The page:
Countless studies have concluded that Americans should ditch our slap dash dietary habits, replacing them with the wholesome [and delicious] Mediterranean style of eating. Our abundance has led too many of us to suffer from the ‘diseases of affluence,’ so named by Dr. T. Colin Campbell of Cornell University. These food and lifestyle related illnesses are heart disease, obesity, Type II diabetes, gout, certain cancers, and certain dementias.
What should we do if we want to reduce our risks of the diseases of affluence? It is as simple as: limiting or eliminating processed, grilled and fried animal protein; filling half our plates with colorful produce; reducing our sodium intake; eating more legumes, nuts, and seeds; using sugar and artificial sweeteners judiciously; being aware of calories hidden in beverages; and increasing our consumption of whole grains.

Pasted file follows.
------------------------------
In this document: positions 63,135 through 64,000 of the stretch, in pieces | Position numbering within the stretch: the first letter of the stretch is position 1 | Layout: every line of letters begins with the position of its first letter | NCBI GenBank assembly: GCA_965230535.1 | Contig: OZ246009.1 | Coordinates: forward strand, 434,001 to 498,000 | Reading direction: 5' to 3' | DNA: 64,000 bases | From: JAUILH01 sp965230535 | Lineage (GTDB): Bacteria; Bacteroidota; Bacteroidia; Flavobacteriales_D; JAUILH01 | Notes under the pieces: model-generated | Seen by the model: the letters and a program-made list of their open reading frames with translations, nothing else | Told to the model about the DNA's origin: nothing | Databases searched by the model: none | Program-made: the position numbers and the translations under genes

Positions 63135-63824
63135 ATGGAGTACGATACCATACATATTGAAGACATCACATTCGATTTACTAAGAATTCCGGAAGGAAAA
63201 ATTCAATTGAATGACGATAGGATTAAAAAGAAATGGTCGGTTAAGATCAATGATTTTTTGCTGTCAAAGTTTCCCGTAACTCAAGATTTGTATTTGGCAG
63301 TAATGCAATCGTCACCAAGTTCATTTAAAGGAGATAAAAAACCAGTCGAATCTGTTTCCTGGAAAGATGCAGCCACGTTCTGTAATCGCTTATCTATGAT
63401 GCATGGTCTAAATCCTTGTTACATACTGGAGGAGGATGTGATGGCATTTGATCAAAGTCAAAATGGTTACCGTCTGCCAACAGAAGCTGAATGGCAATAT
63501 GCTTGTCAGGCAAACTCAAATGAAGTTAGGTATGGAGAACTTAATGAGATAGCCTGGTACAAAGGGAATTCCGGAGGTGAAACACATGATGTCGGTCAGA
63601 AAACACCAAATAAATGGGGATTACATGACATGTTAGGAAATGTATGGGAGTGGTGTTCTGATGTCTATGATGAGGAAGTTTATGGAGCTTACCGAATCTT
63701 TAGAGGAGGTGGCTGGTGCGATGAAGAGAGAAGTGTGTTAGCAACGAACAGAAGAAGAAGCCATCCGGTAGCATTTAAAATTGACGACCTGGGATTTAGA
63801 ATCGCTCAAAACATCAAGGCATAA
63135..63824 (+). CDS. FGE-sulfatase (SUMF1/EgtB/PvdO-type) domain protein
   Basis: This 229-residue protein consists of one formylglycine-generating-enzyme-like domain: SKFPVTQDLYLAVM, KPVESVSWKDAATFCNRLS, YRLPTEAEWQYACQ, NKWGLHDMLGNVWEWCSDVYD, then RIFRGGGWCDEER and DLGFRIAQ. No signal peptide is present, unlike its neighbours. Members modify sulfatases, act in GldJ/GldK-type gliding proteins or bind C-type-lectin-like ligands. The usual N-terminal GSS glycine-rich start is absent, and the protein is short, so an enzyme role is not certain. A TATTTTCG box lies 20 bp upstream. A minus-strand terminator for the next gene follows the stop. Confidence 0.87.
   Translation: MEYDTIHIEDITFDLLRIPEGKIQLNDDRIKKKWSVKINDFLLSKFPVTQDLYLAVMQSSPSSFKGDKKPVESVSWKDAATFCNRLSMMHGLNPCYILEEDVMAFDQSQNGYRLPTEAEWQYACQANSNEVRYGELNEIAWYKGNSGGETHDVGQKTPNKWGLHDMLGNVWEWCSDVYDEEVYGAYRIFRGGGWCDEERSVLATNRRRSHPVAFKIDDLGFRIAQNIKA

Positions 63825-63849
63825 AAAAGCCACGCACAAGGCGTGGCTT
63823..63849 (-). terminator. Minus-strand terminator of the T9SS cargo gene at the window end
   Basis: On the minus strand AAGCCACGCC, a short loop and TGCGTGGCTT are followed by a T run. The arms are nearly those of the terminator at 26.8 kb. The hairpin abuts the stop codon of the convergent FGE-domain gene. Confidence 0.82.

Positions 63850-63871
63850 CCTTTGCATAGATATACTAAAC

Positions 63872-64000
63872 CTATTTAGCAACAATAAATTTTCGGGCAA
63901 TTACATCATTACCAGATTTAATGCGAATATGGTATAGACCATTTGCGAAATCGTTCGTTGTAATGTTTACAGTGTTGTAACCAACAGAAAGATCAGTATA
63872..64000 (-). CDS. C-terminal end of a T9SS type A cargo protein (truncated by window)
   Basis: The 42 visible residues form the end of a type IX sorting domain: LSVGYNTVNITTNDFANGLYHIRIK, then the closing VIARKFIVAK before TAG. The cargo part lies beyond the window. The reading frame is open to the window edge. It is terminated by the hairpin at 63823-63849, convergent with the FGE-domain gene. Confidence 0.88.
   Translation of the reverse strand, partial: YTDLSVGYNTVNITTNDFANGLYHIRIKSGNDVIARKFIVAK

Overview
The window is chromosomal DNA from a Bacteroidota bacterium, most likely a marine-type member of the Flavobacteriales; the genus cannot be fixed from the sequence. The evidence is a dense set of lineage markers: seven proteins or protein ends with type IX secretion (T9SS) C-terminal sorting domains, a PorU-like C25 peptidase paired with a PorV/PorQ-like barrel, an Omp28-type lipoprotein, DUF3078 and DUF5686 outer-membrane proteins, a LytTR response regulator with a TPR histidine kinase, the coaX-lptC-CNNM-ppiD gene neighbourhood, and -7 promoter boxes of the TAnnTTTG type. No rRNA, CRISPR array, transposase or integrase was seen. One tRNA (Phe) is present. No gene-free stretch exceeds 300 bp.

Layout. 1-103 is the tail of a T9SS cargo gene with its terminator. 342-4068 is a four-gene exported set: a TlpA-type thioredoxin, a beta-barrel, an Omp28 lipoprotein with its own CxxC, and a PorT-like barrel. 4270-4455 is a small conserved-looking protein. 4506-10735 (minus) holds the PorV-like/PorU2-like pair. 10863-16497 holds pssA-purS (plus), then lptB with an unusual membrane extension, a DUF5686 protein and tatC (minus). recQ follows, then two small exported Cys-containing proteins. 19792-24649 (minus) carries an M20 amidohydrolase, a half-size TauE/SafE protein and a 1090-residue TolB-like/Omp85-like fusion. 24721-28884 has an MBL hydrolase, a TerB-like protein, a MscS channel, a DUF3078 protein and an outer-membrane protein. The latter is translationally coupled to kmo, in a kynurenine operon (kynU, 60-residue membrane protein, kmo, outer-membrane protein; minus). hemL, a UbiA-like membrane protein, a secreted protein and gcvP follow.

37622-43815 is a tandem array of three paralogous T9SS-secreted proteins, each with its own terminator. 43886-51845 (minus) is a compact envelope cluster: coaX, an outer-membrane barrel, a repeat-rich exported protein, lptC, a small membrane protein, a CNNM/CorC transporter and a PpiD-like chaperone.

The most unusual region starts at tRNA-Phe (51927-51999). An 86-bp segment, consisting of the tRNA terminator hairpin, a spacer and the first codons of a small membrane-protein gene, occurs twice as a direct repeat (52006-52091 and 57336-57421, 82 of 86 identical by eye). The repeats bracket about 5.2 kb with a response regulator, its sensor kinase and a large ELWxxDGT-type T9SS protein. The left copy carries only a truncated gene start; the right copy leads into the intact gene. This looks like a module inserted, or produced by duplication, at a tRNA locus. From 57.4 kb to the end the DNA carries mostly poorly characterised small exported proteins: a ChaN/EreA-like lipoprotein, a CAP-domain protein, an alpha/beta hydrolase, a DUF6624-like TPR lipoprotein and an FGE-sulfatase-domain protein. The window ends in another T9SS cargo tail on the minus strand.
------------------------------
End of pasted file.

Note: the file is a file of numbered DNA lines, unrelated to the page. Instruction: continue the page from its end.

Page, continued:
These simple changes, mimicking the style of eating found in Spain, Italy, Greece and North Africa, could begin a trend toward improved quality and length of life for us all. I often urge clients to eat in the style of their great-grandmothers– wise, creative women who depended on plants and starches to nourish their families with the use of animal proteins as flavoring agents or condiments. Eating in the style of our Mediterranean cousins could reap the health benefits we all want.
Dateline: Latham, Albany County, New York